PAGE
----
The probity of digital images

Any digital picture image, including a digital radiograph, can be subject to alteration by anyone with rudimentary knowledge and a commercial programme for manipulating digital picture images. In the present context, Wood5 illustrates a case in which a dental radiograph was altered to mislead third-party insurers. While this is undoubtedly an easier task to accomplish with a digital image, it is also possible to achieve with analogue film.

In photography, it is possible to shoot a digital photograph in RAW format, which captures the data direct from the camera’s image sensor. This file is not a picture image file, and it requires processing to transform it into a viewable picture file format. Thus, it can act as a negative would in chemical film processing to assure a Trier of Fact that the original image seen by the camera has not been altered in such a way as to decrease its evidential value.

When digital radiographic images are processed, they are generally automatically stored in a proprietary non-editable format in a proprietary database and can be exported to a viewable image file if required. In the event of a dispute, reference can be made to the stored file in the database to demonstrate that the radiographic image in question has not been altered in such a way as to change its appearance.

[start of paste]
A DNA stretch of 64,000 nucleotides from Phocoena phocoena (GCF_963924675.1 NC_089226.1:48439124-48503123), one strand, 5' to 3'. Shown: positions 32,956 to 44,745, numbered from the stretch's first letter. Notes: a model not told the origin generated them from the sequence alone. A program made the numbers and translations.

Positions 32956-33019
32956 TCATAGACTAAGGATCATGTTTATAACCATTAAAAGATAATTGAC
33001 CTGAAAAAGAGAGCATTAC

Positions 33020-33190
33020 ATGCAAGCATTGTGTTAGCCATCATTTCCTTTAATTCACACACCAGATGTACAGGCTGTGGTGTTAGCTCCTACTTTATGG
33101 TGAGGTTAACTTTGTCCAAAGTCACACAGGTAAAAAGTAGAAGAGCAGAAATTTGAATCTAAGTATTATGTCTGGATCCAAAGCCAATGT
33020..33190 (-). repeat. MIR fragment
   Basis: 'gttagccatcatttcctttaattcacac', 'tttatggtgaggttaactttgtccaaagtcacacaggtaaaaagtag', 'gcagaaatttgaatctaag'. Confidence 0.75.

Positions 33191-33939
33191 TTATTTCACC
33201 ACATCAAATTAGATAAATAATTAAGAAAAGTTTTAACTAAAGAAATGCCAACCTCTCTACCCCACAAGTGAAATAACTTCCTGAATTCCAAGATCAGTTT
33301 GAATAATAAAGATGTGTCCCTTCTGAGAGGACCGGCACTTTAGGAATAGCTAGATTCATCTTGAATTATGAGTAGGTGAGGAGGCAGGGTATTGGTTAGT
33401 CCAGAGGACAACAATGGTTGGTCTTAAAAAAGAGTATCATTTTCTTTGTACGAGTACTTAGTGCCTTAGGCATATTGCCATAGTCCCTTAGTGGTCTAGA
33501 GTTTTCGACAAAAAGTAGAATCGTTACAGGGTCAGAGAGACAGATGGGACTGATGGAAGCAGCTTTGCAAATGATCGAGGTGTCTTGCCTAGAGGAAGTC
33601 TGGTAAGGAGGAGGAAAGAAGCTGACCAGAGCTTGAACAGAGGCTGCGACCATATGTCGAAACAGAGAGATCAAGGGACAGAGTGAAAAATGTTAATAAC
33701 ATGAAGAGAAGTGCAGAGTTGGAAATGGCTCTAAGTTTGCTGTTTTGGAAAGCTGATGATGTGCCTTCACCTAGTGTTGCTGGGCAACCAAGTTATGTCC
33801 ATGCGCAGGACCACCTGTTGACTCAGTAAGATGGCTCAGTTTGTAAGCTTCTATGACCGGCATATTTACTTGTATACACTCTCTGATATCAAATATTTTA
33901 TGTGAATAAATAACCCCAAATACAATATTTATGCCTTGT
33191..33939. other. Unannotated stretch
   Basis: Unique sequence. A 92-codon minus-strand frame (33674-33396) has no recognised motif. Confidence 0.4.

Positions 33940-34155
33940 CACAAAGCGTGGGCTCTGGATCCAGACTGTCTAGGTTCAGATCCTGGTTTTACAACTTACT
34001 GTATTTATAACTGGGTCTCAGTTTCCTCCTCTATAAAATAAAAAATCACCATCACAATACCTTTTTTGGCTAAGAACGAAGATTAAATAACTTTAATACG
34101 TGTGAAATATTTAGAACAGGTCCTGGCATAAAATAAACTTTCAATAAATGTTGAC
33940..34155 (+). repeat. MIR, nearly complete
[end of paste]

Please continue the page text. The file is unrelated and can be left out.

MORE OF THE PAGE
In the same way, CT data is generally acquired in such a way that any alterations made are overlaid on the original data, which is usually stored in DICOM (Digital Imaging and Communications in Medicine) format on a corporate PACS (Picture Archiving and Communication System). Stored image data is regarded as a legal document and cannot be altered or deleted from the system via a user interface, and an audit trail of operations performed is kept by the system. The probity of CT data can therefore be assured by reference to the stored data on the PACS.